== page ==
Tuesday, December 1, 2009

Entry #5: West Philadelphia

West Philadelphia is yet another section of our City of Neighborhoods. Although there are no official boundaries to this area, it is considered to be located between the Schuylkill River to the west, City Line Avenue to the north, and Cobbs Creek to the south. Like most neighborhoods of Philadelphia, West Philly is very diverse in that more than seven different nationalities are represented. Blacks represent the largest population of people living in West Philly with close to 75% of the area, but many other races make up the remaining 25%.

The majority of homes in West Philadelphia are row houses. These houses were originally built by contractors whose goals were to make adequate-sized homes while taking up less lot space in order to fit more homes. Today, these connected houses contribute to tight-knit neighborhoods and streets within the West Philly community. The residents are able to maintain good relationships among one another and help to protect each other from crime.

Transportation is also important to West Philadelphia residents. Many of SEPTA’s regional rail lines offer easy access to those needing to travel throughout the Philadelphia area. Also, trolleys are available throughout most of the streets found in this neighborhood. However, the most important transportation line through West Philly is found above ground. Nicknamed the “El”, this elevated subway rail links West Philadelphia to many other neighborhoods in the city. It is most often used by residents who need to get to work and students who attend school at one of the city’s many universities.

University City, the easternmost portion of the West Philadelphia neighborhood, provides a fairly stark contrast to the rest of the neighborhood. Located between the Schuylkill River and 50th street to the east and west, Spring Garden St. and Powelton Ave. to the north and Civic Center Blvd, Woodland Ave, and University Ave to the south, the region contains a large population of young adults, as is suggested by its name. Encompassing Drexel University, the University of Pennsylvania, the University of the Sciences in Philadelphia, and the Restaurant School at Walnut Hill College, University City was christened in the mid 1950s in an effort to encourage Penn faculty to live in the nearby historic Victorian homes. Today, it is an up-and-coming area, but is still surrounded by some of the city’s poorest neighborhoods. However, the University of Pennsylvania is working with the community to help rebuild the area.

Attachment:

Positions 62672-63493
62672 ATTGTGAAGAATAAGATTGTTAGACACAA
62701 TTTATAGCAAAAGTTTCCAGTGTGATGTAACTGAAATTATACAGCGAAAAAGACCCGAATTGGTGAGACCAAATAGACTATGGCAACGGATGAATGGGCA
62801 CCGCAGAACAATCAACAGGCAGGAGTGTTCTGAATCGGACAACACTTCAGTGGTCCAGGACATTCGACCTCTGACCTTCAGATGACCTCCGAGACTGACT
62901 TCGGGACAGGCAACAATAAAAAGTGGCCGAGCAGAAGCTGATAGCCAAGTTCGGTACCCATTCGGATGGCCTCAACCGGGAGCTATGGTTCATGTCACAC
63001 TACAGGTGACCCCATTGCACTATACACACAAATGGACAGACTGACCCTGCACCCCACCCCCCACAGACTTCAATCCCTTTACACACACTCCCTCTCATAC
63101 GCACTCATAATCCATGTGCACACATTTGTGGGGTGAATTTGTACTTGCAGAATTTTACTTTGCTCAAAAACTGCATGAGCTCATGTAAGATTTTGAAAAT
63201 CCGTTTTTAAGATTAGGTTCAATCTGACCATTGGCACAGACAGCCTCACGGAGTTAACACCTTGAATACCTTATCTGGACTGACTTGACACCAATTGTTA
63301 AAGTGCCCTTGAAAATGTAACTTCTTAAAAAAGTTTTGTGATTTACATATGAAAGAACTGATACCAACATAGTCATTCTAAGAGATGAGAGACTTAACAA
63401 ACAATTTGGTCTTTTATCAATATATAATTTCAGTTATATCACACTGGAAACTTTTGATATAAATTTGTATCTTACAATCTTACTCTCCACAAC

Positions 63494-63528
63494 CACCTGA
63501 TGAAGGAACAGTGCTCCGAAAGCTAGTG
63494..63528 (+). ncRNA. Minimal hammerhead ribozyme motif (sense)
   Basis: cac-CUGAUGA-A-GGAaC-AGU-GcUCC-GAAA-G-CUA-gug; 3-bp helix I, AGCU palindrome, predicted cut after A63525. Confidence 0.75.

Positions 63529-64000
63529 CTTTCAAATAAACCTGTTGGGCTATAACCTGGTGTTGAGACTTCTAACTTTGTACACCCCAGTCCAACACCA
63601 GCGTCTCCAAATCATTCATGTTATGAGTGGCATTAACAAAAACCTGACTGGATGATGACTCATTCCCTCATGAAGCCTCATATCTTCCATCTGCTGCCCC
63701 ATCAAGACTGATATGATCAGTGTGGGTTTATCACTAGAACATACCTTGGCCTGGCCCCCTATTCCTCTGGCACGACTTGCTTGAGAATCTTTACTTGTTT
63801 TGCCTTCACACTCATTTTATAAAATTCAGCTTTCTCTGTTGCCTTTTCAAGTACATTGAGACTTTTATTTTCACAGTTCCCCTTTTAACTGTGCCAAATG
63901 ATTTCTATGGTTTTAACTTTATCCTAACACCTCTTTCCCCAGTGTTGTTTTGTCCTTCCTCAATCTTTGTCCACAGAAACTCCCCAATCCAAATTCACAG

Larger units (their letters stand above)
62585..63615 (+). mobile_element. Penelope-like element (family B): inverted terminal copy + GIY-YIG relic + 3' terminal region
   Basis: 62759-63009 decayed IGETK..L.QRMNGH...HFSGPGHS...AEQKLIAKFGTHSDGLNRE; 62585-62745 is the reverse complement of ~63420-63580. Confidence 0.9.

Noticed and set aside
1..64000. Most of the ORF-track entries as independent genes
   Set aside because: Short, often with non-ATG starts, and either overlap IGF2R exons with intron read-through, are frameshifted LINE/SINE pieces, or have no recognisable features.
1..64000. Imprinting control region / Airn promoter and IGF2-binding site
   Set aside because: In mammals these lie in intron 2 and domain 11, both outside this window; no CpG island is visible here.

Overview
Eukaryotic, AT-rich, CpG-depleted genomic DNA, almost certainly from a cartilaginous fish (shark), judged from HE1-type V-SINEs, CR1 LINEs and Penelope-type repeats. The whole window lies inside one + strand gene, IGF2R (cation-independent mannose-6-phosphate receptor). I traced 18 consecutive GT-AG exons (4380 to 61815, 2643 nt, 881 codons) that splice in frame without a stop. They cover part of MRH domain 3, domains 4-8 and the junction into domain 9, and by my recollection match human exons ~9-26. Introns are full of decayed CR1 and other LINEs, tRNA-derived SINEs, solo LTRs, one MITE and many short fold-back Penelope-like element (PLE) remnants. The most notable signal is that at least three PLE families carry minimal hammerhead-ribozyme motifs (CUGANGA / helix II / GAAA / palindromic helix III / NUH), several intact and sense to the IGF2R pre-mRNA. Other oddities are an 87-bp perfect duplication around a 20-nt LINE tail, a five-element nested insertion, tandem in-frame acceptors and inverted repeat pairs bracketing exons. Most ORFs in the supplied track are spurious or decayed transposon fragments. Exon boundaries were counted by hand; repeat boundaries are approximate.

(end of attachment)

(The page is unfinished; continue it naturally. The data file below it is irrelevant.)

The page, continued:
Located at 34th and Girard encompassing the site of William Penn’s grandson’s house, the 42 acre Philadelphia Zoo is a major landmark in the West Philadelphia neighborhood. Though the charter establishing the Zoological Society of Philadelphia was approved on March 21, 1859, the zoo’s opening was delayed due to the Civil War. But on July 1, 1874 America’s first zoo, housing just 813 animals, opened to over 3000 visitors, each adult paying only 25 cents. Today, the Philadelphia Zoo welcomes about 1.1 million visitors a year (making it one of Philadelphia’s most popular attractions) and houses more than 1300 animals. Popular exhibits today include the PECO Primate Reserve, the Channel 6 Zooballoon, the Carnivore Kingdom, and Bank of America Big Cat Falls.

Photo Credits: Taylor Duscha and Victoria Tatum

Writing Credits: Dan Weick and Barbara Cushig


Hughes, S. (1997, November 13). The West philadelphia story. The Philadelphia Gazette, 96(2), Retrieved on November 29, 2009. Retrieved from http://www.upenn.edu/gazette/1197/philly.html

(1963). West Philadelphia: The genesis of “the city across the river.” Retrieved on November 28, 2009. Retrieved from: http://www.uchs.net/Rosenthal/wphila.html

(2009). About America's first zoo. Retrieved on November 29, 2009. Retrieved from http://www.philadelphiazoo.org/about/AboutZoo.htm

(2009). About University city. Retrieved on November 29, 2009. Retrieved from http://www.universitycity.org/about_ucity